FEATURED ARTICLES

Islamic Astronomy
This article was originally published as: “Islamic Astronomy”, in Christopher Walker, ed., Astronomy before the Telescope, London: British Museum Press, 1996, pp. 143-174.
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Women Dealing with Health during the Ottoman Reign
In the history of Islamic civilization, many hospitals were founded by women, either as wives, daughters or mothers of sultans. All health personnel were male at these hospitals. In the Ottoman...
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Using an Astrolabe
The history of the astrolabe begins more than two thousand years ago, but it is in the Islamic classical world that the astrolabe was highly developed and its uses widely multiplied. Introduced to...
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Amazing Mechanical Devices from Muslim Civilisation
Fully automated environmentally friendly water raising devices, pumps, windmills and more! Discover some of the most facinating devices from the Golden Age of Muslim Civilisation that brought...
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Ravy (Rayy)
Rayy was a city in the old Persian region of Media, during the Islamic times in the province of Djibal...
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On 23 April the World Celebrates the Book
World Book Day or World Book and Copyright Day is a yearly event on 23 April, organized by UNESCO to promote reading, publishing and copyright. On this occasion, we are pleased to invite visitors and...
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Islamic Foreshadowing of Evolution
...in this article, I will summarise the key elements of the modern science of evolution, and the reasons why the evidence in its favour is generally regarded among scientists as conclusive, before...
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The Travels of Ibn Fadlan
In his Rihla/Risala (travel narrative, account or journal), Ibn Fadlan, who in the tenth century, accompanied a mission from the Caliph al-Muktadir to the Volga Bulgars, describes his...
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Earth Day
Muslim Heritage is very happy to announce that today, 22nd April, is Earth Day. Earth Day is a day of events and observances intended to inspire awareness of and appreciation for the Earth's...
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Ibn Hazm's Philosophy and Thoughts on Science
Abu Muhammad ‘Ali Ibn Ahmad Ibn Sa’id Ibn HAZM, (November 994 to August 1064) grew up in the period of final collapse of Umayyad rule in Spain, as the nation disintegrated into often conflicting...
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World Math Days and Month
As the world celebrates World Maths and Pi Day on March 12th and March 14th, April is also Mathematics and Statistics Awareness Month. To celebrate these special occasions, the Muslim Heritage...
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Record Visitor Numbers Attend 1001 Inventions Exhibition in Jordan
AMMAN — As part of Jordan’s Year of Science 2017 (JYS), more than 24,000 pupils from public and private schools across the Kingdom visited the Ibn Al Haytham Exhibition, held at Ras Al Ain’s Jordan...
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Royal Launch for Ibn Al-Haytham in Jordan
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Malika II: Radiyya bint Iltutmish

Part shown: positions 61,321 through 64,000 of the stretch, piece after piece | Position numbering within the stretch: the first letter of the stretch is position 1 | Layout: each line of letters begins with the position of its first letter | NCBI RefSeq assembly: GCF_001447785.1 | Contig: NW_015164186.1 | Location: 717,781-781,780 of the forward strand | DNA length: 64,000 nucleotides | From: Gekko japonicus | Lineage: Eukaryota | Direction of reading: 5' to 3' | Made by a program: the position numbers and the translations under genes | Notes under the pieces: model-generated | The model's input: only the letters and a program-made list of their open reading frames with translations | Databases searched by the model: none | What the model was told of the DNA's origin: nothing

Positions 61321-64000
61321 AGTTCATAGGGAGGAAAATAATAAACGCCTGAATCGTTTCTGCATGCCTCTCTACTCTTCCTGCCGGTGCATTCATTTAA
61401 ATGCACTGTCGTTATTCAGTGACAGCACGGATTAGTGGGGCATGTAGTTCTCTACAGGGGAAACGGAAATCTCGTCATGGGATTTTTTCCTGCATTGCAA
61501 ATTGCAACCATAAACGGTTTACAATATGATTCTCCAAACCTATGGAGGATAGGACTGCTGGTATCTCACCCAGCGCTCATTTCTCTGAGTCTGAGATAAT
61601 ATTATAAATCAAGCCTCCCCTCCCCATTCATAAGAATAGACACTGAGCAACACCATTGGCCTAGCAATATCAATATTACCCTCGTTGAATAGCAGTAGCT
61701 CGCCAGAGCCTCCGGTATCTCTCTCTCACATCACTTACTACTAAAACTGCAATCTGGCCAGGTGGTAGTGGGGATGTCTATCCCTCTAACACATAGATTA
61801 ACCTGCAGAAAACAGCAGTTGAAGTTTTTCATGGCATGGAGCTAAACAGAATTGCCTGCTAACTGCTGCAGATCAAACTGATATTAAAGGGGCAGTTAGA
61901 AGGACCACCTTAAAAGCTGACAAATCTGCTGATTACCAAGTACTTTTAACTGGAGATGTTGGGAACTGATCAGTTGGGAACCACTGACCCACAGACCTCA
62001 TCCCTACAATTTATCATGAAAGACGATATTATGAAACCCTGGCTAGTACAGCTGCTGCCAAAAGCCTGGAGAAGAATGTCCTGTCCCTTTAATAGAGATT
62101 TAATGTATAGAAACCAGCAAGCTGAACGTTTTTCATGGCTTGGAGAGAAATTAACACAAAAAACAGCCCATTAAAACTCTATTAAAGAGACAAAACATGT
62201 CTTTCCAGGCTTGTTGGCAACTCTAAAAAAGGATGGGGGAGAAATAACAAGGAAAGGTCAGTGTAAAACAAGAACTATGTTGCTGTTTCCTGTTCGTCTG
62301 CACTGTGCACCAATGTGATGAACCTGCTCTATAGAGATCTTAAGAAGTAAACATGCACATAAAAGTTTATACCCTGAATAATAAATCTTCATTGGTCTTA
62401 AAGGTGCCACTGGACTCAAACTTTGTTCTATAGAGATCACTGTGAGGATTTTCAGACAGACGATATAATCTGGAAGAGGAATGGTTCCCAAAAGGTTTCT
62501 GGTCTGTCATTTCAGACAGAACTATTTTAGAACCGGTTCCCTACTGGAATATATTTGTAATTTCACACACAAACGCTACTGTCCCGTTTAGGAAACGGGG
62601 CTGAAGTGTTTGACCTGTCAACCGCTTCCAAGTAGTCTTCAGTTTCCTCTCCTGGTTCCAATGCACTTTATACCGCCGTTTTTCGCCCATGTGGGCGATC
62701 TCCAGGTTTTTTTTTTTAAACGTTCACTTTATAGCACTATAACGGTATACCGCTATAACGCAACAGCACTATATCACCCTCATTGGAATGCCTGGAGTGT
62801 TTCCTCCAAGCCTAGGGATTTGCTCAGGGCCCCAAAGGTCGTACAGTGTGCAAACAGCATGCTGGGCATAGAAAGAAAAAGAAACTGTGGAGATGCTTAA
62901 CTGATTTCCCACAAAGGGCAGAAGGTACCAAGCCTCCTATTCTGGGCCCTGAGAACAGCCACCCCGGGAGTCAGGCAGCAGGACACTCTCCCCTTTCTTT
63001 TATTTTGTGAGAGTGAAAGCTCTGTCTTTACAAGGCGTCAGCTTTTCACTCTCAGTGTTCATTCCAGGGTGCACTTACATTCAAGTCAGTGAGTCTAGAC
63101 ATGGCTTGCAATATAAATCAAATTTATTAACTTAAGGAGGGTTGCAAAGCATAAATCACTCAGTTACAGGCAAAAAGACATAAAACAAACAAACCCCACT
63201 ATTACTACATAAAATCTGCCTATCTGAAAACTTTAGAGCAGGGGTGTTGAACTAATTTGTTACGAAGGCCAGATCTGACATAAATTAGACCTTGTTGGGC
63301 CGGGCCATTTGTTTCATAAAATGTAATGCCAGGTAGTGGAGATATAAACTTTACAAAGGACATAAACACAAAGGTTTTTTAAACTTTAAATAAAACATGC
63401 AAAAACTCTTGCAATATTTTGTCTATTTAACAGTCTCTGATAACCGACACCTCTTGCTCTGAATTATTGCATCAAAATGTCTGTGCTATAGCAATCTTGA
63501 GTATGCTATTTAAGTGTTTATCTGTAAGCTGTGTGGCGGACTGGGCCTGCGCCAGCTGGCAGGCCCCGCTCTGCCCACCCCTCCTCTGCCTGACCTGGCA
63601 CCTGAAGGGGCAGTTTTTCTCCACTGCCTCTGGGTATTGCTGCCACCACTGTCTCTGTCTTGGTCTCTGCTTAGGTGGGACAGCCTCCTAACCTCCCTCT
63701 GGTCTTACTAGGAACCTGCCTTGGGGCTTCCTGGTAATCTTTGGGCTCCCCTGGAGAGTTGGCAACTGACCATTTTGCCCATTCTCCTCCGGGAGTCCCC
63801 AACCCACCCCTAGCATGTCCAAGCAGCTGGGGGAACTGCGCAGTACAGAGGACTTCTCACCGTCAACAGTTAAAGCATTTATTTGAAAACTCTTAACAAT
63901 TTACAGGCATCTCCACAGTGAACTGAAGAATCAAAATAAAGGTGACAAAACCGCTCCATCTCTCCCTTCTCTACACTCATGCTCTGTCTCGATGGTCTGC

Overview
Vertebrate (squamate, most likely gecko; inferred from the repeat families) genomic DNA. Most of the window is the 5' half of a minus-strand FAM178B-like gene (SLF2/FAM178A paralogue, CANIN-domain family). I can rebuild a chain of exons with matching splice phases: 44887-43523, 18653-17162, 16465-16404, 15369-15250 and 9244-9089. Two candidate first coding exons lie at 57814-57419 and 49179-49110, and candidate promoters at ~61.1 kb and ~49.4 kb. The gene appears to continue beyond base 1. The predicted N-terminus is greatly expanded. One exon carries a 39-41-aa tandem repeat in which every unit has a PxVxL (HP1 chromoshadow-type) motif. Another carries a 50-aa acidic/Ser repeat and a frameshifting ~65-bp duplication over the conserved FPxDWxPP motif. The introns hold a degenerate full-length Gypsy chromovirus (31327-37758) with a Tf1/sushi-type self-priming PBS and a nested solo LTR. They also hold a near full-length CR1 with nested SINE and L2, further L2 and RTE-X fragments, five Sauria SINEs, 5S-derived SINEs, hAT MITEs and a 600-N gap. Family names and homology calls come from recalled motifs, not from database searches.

Popularly referred to as Razia Sultana, this is the story of Radiyya bint Iltutmish written by Tom...
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World Book Day 2016 (UK & Ireland)
World Book Day is a yearly event first week of March, "designated by UNESCO as a worldwide celebration of...
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Figure 2. Ibn al-Haytham's Camera Obscura. The concept of the Camera Obscuraas perceived a thousand years ago by Ibn al-Haytham, who coined the Arabic term. Note the formation of the inverted image through a ray diagram. Illustration of theCamera Obscura in 1001 Inventions: Muslim Heritage in Our World (chief editor Salim Al-Hassani), Manchester: FSTC, 2008, 2nd Edition, ISBN: 9780955242618, p. 29. See also The Year of Ibn al-Haytham (published 15/02/2011) and Ahmed H. Zewail,Micrographia of the twenty-first century: from Camera Obscura to 4D microscopy(The Royal Society, 2010).
Figure 3. 4D electron imaging in real, Fourier and energy spaces. The conceptual design of Caltech’s UEM-2 is presented on the right; a single-electron trajectory is depicted within the UEM. The atomic-scale (femtosecond) temporal resolution characteristic of the apparatus allows for the visualization of dynamical processes in real time. Shown on the left are typical UEM frames of real-space images and diffraction patterns, together with three-dimensional maps of femtosecond-resolved electron-energy-loss spectra (FEELS). For a recent review, seeShorokhov & Zewail (2009).
Figure 4. Microscopy time line, from camera obscura to three-dimensional electron microscopes. 4D ultrafast electron microscopy and diffraction were developed a decade ago. The top inset shows the frontispiece to Hooke’s (1665) Micrographia published by the Royal Society of London. In the frontispiece to Hevelius’s Selenographia (bottom inset), Ibn al-Haytham representsRatione (the use of reason) with his geometrical proof and Galileo represents Sensu (the use of the senses) with his telescope. The two scientists hold the book’s title page between them, suggesting a harmony between the methods (Sabra 2003; Steffens 2006; Zewail & Thomas 2009).

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